Cheap, low power mobo+CPU for Linux/etc.

Tux, the Linux mascot
Here’s a $60 board and CPU combo that could be useful if you’re looking to build a low-powered home network server or web-surfing terminal.

I’ve been considering building a NAS box for use at home for some time. In the past, I ran an old Celeron 300A system with FreeNAS which was did pretty well with power consumption, but it definitely wasn’t “fast”. So, I’ve been on the lookout for something with a bit more processing power that’s also easy on the wallet as far as monthly electrical consumption.

Low power, low cost Linux centric motherboard+CPU combo

So, when I heard about this $60 motherboard and Via C7 combination, I had to check it out. The Via C7 runs at 1.5GHz and while it isn’t designed to compete with the other power-house processors on the market, it sips power at a rate that would barely register with one of those. One source I found rated the C7 at around 22 watts which definitely fits my desires for low power consumption and heat dissipation.

Anyway, the board was originally part of the $200 Linux machine from Everex, which was targeted to run a customized Ubuntu Linux distro to provide web surfing and access to the Google Apps (gmail, spreadsheet, etc.) So, we know it’ll run Linux just fine, but if you are so inclined, you can also burden it with Windows XP or 98 — just not Vista. The custom Linux OS called gOS is downloadable or you could choose to install a standard distribution.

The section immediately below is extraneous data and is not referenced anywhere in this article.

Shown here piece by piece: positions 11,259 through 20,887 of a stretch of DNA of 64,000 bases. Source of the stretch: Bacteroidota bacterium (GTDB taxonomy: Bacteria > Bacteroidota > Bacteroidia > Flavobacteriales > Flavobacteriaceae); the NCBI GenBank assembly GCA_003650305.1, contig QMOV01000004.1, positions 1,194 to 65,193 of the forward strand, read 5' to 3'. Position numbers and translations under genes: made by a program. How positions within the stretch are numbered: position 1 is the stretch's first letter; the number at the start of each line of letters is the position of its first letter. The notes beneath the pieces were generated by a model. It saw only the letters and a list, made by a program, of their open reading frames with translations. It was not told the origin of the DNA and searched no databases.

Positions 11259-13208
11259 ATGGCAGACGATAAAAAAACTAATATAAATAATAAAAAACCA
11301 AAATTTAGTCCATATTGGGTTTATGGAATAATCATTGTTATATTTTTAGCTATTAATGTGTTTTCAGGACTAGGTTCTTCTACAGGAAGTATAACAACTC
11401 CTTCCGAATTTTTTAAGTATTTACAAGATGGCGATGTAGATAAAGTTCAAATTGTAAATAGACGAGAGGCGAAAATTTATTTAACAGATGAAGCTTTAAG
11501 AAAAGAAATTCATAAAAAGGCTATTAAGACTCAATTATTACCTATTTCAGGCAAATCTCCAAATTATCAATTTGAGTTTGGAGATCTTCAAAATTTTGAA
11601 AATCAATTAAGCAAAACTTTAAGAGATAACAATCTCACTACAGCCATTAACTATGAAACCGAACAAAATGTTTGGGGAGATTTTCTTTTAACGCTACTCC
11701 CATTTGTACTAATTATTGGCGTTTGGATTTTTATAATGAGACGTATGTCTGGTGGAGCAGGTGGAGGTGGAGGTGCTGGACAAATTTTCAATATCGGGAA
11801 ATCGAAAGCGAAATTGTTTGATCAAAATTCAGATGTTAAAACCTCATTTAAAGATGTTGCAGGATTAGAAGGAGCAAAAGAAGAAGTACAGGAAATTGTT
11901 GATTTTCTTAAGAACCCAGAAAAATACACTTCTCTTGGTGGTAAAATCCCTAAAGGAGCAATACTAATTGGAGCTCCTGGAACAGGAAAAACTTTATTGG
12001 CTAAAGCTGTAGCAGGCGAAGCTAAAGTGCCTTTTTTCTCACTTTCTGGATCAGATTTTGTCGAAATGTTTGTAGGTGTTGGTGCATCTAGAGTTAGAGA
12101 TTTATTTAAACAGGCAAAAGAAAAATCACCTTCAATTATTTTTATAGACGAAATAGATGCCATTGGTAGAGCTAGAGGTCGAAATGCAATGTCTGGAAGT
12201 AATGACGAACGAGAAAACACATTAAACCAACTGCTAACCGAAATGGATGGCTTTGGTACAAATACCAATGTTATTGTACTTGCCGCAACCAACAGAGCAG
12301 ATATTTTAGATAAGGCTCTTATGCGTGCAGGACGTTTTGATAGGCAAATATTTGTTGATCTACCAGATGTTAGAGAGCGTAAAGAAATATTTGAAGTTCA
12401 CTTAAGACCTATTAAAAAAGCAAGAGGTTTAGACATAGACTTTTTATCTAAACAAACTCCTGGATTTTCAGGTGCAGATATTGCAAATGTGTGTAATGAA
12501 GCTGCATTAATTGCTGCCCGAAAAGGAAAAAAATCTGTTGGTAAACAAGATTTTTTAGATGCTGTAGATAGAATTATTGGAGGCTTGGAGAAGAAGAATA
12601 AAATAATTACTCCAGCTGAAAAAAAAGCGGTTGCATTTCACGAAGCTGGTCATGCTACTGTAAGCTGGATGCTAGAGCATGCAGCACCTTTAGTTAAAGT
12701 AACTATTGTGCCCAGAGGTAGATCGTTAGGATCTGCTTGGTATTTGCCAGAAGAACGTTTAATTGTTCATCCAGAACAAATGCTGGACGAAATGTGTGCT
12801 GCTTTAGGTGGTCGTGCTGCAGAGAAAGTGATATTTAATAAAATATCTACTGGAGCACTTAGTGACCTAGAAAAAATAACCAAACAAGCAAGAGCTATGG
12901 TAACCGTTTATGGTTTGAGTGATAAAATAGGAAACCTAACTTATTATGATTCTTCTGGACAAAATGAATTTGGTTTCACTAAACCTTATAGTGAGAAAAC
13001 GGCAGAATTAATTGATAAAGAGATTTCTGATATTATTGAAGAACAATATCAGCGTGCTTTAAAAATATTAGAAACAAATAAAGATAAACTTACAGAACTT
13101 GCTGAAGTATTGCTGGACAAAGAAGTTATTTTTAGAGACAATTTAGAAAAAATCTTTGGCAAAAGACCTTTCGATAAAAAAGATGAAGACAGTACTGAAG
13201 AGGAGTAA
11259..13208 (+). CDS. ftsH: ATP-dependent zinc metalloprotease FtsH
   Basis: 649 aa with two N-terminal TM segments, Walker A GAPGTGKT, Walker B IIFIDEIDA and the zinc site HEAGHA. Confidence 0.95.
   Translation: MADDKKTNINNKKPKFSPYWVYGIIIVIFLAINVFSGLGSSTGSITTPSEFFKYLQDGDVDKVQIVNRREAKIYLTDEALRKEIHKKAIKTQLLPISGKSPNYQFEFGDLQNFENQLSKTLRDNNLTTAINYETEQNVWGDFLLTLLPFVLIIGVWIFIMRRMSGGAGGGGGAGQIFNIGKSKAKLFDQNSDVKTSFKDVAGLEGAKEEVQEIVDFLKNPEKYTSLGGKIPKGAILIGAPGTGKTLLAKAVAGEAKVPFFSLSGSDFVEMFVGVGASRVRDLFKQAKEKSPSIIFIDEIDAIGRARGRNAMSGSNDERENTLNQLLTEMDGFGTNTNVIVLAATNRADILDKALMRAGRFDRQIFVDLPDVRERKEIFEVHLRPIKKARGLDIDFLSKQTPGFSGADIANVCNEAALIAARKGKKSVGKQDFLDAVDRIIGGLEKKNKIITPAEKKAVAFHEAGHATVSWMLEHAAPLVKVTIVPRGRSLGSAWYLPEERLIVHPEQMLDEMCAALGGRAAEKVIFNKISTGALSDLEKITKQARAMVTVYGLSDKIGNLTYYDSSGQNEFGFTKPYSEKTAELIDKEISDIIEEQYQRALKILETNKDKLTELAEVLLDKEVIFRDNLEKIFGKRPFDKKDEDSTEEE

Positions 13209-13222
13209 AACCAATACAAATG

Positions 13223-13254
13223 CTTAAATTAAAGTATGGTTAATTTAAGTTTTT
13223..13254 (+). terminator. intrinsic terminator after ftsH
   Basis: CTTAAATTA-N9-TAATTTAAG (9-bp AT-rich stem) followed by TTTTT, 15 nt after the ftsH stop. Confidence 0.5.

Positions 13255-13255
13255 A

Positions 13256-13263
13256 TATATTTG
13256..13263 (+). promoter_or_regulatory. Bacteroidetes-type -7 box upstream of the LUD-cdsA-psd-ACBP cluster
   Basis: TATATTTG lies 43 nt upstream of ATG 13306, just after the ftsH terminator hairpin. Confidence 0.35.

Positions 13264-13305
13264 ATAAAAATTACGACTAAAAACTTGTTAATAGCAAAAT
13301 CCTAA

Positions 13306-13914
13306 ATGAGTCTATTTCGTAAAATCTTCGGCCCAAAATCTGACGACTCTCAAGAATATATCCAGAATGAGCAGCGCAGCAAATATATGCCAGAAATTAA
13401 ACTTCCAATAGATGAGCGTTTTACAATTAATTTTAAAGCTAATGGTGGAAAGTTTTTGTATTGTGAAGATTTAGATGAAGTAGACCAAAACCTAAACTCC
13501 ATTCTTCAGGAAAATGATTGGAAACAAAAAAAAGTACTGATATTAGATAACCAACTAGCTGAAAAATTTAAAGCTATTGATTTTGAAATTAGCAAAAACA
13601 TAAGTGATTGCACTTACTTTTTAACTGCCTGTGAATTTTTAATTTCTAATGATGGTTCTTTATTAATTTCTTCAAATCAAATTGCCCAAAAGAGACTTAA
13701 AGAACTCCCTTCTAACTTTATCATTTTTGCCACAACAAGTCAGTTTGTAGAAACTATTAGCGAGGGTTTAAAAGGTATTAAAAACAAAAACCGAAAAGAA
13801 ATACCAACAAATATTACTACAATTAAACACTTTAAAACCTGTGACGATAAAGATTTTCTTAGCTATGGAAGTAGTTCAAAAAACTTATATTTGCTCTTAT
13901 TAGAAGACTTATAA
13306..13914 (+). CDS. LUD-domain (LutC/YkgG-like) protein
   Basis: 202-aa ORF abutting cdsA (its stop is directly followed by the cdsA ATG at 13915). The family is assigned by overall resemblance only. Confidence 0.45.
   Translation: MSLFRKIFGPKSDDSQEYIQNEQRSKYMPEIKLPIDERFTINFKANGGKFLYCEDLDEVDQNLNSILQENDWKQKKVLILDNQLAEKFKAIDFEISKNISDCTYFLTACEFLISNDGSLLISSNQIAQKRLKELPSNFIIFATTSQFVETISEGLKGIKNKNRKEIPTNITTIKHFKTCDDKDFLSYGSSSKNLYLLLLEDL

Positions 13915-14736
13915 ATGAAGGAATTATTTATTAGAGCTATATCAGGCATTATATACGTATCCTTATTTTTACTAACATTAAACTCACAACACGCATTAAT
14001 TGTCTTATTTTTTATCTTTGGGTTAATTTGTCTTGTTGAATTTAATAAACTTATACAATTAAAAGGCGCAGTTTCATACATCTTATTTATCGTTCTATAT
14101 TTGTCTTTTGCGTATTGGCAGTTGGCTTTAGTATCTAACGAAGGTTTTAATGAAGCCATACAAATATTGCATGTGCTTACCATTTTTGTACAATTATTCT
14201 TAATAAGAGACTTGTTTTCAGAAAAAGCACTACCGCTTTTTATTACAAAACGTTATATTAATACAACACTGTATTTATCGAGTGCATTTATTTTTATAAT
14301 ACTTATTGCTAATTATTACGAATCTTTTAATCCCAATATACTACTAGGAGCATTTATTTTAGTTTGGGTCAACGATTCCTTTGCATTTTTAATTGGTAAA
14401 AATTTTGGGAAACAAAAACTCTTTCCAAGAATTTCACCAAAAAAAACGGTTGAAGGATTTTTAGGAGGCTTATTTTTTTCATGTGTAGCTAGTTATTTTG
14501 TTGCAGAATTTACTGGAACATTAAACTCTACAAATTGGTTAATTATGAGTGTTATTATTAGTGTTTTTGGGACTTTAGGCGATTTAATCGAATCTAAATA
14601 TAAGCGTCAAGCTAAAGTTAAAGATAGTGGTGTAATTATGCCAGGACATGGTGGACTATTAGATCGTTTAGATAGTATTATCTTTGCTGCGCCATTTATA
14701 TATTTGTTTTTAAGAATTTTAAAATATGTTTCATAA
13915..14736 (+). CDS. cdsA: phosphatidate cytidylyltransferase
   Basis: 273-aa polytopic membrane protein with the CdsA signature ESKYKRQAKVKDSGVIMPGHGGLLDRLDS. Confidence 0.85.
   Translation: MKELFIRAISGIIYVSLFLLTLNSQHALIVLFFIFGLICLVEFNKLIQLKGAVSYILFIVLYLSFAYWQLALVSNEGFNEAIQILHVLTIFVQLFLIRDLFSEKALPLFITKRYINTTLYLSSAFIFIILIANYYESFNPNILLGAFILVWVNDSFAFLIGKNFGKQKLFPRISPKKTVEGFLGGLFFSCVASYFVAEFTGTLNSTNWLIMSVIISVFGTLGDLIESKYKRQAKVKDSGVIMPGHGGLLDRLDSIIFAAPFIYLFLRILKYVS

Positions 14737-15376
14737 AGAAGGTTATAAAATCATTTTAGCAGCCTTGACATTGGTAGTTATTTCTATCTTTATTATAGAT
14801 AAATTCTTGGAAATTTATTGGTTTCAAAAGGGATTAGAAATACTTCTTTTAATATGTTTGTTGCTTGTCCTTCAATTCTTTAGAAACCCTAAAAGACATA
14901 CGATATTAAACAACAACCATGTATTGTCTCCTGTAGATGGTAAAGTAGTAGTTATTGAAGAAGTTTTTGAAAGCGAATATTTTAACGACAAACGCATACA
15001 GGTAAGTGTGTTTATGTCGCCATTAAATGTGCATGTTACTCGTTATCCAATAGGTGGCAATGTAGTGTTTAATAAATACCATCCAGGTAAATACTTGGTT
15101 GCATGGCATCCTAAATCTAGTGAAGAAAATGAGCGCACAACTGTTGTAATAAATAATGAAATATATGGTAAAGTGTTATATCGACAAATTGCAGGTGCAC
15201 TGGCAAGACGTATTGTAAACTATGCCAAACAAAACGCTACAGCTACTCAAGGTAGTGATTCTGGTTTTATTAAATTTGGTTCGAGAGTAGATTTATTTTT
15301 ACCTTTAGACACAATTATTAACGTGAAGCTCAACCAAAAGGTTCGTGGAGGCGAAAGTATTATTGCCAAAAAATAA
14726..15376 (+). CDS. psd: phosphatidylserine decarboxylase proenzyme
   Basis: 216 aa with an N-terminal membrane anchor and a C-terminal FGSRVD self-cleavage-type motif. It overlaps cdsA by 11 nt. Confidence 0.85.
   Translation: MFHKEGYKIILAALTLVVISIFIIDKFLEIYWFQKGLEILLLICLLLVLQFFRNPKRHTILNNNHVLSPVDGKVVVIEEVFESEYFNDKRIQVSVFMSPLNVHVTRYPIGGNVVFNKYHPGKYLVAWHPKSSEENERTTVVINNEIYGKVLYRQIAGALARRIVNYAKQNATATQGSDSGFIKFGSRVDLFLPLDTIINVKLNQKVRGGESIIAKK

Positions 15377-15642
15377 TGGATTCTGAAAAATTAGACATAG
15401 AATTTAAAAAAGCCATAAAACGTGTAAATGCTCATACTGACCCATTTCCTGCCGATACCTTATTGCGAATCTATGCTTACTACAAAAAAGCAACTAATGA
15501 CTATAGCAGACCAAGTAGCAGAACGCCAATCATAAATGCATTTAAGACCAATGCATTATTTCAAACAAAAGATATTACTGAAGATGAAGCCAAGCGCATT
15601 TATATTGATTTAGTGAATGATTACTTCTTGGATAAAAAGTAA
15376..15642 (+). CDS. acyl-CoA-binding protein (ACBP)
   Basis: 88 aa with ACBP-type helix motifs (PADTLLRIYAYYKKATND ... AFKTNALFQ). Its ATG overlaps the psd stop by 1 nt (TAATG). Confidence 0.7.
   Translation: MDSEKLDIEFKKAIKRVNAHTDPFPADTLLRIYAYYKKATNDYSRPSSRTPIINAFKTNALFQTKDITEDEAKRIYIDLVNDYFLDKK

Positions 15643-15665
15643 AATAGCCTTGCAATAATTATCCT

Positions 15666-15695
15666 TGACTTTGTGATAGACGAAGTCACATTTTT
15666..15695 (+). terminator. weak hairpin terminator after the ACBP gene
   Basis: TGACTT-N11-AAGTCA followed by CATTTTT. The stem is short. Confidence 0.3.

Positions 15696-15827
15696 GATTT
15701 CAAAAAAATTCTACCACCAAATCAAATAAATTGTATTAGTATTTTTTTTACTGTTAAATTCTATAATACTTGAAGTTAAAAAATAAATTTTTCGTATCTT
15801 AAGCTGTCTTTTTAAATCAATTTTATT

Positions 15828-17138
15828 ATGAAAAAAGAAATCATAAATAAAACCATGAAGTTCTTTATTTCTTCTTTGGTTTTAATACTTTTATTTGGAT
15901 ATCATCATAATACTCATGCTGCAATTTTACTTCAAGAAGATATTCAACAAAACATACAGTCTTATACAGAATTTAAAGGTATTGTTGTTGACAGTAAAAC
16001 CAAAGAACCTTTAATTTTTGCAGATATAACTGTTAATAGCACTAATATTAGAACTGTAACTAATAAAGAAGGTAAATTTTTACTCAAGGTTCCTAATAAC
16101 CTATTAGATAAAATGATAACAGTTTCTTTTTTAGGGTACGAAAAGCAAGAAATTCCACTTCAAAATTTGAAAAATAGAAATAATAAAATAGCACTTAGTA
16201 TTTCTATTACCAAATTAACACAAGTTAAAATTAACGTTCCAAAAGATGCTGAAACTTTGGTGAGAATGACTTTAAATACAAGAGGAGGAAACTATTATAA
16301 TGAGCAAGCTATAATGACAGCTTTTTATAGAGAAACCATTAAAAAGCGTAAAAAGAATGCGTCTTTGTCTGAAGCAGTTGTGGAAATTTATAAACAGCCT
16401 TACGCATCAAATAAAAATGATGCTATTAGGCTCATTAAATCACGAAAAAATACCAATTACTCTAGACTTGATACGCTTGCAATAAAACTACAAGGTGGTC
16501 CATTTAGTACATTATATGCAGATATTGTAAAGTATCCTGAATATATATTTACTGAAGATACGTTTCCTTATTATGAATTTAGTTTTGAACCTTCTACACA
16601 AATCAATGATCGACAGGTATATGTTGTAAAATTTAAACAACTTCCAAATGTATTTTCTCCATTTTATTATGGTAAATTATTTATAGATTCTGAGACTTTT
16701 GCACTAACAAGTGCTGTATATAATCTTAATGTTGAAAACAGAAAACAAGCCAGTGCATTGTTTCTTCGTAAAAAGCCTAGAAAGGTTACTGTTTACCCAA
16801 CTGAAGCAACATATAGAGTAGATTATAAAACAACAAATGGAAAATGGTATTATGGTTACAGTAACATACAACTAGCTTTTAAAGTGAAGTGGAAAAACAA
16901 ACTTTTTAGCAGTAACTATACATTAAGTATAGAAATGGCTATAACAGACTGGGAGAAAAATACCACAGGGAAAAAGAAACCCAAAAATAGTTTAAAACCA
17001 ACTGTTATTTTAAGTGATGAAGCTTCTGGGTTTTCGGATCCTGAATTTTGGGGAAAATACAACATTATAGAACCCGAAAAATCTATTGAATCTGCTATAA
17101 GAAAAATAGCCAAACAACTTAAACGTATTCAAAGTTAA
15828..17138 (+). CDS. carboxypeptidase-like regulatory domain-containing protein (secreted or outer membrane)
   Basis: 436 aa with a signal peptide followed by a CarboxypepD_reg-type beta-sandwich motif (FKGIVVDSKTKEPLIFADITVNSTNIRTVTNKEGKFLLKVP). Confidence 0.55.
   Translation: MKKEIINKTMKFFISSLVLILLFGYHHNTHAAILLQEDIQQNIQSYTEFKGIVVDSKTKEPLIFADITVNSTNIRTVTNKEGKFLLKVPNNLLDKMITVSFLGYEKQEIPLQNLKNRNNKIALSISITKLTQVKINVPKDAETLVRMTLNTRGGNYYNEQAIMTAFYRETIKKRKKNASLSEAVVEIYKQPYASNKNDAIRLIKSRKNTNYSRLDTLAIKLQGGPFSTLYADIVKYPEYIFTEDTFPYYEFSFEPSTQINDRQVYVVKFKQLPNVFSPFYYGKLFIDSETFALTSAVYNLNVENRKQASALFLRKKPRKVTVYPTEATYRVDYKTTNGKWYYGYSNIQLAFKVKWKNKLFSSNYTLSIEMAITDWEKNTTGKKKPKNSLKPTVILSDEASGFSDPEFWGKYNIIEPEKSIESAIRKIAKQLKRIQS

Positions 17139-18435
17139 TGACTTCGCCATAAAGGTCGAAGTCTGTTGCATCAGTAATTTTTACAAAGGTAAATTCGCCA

I figure that popping this into a micro-ATX case with some good, quiet fans around the hard drives, and you’ve got a nice small NAS box that will also serve-up videos and other stuff that you’d expect from a full-featured server. The 1.5GHz C7 should have adequate oomph for serving many streams/files/printers simultaneously. Not bad for a $60 foundation.

Now, if only I could find one of those cool hard-drive centric cases with the drive trays (like they use to build the pre-made NAS boxes), which will also hold a micro-ATX board, and I’m set!

Get more info on the TC2502 Linux board. Thanks to Make for posting this.

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